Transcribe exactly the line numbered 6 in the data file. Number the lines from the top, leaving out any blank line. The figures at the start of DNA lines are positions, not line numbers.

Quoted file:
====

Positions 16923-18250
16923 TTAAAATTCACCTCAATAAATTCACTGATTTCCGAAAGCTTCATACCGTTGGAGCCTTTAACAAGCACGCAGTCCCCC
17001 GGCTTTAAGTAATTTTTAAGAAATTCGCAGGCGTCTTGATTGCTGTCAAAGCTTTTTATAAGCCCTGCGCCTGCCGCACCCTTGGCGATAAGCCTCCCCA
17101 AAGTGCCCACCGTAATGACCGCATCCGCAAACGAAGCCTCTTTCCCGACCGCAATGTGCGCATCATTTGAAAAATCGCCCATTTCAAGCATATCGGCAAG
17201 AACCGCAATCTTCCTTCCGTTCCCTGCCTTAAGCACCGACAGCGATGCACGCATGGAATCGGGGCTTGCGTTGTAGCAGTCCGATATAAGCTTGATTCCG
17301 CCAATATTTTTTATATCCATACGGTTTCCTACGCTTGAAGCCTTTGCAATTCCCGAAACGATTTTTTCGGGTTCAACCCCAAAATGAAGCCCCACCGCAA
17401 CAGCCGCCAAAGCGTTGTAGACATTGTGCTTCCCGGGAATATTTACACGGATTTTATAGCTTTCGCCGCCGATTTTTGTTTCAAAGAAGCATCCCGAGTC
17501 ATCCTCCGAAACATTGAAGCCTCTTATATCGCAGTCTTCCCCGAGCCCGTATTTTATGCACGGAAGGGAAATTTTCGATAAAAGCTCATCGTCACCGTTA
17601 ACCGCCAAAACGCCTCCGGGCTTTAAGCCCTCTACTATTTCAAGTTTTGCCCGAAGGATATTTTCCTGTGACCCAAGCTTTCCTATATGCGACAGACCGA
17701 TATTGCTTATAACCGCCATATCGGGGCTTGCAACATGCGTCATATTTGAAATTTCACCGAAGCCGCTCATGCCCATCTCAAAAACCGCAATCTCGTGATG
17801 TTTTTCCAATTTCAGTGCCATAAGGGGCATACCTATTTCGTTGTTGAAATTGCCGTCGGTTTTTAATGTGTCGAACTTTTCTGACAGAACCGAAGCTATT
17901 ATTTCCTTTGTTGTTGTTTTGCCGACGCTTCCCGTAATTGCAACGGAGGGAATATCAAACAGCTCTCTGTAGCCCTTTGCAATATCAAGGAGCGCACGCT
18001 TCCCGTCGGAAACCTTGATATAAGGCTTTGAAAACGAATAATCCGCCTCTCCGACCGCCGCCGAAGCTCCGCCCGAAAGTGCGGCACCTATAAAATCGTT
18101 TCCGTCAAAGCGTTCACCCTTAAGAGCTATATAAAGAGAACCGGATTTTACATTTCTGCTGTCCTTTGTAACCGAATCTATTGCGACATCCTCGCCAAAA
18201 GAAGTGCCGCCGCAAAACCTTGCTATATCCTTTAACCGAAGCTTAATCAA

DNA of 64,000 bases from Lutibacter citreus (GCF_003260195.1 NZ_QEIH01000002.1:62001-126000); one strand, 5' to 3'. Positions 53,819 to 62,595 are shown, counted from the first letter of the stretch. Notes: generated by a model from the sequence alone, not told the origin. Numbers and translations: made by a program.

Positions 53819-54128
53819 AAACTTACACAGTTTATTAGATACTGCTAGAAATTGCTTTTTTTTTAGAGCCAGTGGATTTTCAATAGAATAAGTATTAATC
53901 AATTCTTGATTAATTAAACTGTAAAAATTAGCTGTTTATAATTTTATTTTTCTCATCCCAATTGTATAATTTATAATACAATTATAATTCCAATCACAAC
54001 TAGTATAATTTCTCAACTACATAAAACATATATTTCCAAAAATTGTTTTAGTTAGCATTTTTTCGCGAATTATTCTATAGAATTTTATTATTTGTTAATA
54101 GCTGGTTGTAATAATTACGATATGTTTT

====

17301 CCAATATTTTTTATATCCATACGGTTTCCTACGCTTGAAGCCTTTGCAATTCCCGAAACGATTTTTTCGGGTTCAACCCCAAAATGAAGCCCCACCGCAA